Why aim to keep reducing lithium rather than aiming to stop taking it altogether?

The above is a question I was asked this morning. I have been asked this several times before. I rapidly typed the answer below. Not saying it is anything like a perfect answer. I put it here as it may help.

Hi A, Here is my answer…

Often, it seems, people get put on lithium because doctors and psychiatrist know so little about nutrition and do not realize how many mood troubles are caused by eating fake foods (foods with added sugar, toxic oils and so on)…

It is the last little bit of reduction that causes the biggest shock to the system.

This is my understanding, although be warned that I am speaking as a scientist, nutrition-expert and expert-by-experience-of-taking-prescribed-lithium rather than a pharmaceutical person, therefore I am sharing what I believe and not offering advice.

Dropping from say 800mg/day to 650mg/day makes little difference because your blood and cells are still flooded with a lot of lithium and your kidneys are still working hard to detox. Whereas, dropping down just from 20mg/day to zero may make a huge difference.

Here is a different way of looking at mineral supplements. We require only about 10mg/day of zinc (I’ve not looked up precise value)… If you are consistently consuming between say 20mg/day down to 10mg/day from real foods you’ll probably be okay. If though you were to go from 10mg/day down to zero-ish then symptoms of shortage will start to occur.

Supposing we consider lithium to be a nutrient… (it has not been proved that lithium is essential as it comes in real foods (less or none in fake foods) and so most people get plenty most days.  This makes it hard to work out what would happen to people who do not get enough as people start to run out of other nutrients, such as magnesium before anyone would notice a shortage of lithium.)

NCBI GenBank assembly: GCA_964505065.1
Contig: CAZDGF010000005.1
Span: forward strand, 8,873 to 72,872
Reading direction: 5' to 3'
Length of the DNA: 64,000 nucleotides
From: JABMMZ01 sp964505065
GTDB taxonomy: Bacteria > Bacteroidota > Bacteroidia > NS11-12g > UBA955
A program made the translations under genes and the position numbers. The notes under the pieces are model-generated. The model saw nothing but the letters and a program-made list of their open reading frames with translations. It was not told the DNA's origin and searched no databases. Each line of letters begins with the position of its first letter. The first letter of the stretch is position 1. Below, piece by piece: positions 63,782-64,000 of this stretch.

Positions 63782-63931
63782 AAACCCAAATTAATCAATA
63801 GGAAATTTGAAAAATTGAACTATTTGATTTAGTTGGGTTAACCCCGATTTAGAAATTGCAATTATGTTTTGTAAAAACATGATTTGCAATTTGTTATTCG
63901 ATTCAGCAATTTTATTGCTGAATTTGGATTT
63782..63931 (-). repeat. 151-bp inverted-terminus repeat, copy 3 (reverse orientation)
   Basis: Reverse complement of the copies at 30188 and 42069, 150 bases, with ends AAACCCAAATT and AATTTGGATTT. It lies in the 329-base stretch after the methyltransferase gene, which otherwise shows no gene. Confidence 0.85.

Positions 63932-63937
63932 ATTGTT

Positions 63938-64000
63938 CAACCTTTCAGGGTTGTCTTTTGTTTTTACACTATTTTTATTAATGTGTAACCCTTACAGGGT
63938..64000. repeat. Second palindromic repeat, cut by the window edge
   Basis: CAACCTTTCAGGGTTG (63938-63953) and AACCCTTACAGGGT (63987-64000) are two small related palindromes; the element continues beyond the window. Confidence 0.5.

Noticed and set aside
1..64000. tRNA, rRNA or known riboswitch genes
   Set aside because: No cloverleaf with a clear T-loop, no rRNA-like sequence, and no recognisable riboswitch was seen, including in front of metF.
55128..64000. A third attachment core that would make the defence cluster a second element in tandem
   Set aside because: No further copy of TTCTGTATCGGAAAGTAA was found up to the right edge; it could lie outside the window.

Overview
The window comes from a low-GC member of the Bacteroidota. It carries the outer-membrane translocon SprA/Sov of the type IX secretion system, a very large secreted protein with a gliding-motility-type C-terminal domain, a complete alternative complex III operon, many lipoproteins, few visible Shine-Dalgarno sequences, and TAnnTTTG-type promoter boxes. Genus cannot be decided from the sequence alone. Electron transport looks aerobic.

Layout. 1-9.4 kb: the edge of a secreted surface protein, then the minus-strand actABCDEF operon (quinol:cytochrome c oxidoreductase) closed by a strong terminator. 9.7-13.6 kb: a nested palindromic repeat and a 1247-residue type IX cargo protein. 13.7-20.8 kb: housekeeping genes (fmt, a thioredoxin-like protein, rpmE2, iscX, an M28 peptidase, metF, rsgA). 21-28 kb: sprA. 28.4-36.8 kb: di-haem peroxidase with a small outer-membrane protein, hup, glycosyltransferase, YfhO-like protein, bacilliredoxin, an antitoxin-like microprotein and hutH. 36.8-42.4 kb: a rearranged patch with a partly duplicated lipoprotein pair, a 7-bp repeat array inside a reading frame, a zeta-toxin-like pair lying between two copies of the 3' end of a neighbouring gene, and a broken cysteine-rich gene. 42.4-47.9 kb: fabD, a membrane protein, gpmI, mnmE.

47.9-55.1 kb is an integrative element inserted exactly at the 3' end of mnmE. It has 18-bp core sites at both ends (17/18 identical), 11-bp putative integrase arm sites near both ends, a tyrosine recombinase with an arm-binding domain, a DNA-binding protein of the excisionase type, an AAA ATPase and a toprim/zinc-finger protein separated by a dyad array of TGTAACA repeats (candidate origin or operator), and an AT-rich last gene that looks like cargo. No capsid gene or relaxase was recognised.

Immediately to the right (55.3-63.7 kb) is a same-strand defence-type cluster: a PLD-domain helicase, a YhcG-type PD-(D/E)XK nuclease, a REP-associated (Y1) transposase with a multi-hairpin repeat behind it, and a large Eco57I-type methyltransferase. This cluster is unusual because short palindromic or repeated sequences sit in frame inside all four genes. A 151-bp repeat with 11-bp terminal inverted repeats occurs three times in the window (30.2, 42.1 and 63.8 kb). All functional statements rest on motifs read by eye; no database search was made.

Supposing an adult human needs 1mg/day of lithium (this is quoted in at least one reputable book on nutrition). Then if consuming several hundred mg/day from tablets goes along with our concerns over the slight long-term toxic effects from lithium carbonate tablets. Reducing your lithium intake down to just a few mg will be matching any natural requirements (we are assuming there is a requirement), while stopping altogether could be a bit like choosing to eat only foods that contain close to zero zinc.

I do hope that makes sense. Sorry, it is a bit waffly.

By the way, zinc is a nutrient MOST people do not get enough off, which not only causes emotional troubles (extreme shortages can be associated with psychosis as zinc needs to be balanced with copper to avoid psychosis) Getting enough zinc is easier when we stick to ‘real food’. Very topical at this time; low zinc also makes people vulnerable to viruses.

Dear A, If you would like me to do some nutritional analysis for you to help identify for which nutrients you may have low intakes and which ones you may have excessively high intakes – I can do that.

About Roger Smith (in the UK)
Helping you to think about bipolar disorder in different ways so that we can eliminate the disorder and eventually eliminate the need for this diagnosis.

2 Responses to Why aim to keep reducing lithium rather than aiming to stop taking it altogether?

  1. benedict2000 says:

    Golly! I’m on 1200mg a day! I needed this… but – where do I begin?

    Like

    • Hi Benedict, Thank you for your response/question. I suggest that you could carefully consider all you have been eating recently. Would you say it is all REAL FOOD or is some of it junk? If it comes in any kind of packaging that has a list of ingredients that indicates added sugar then (in my opinion) that is junk. My moods improved when I cut out all the junk. I am now working with https://phcuk.org/resources/ – It is currently focused on real food for better physical health – yet the same works for every kind of wellness and happiness… ditch the junk. If you want tips on how then please ask me…

      Like

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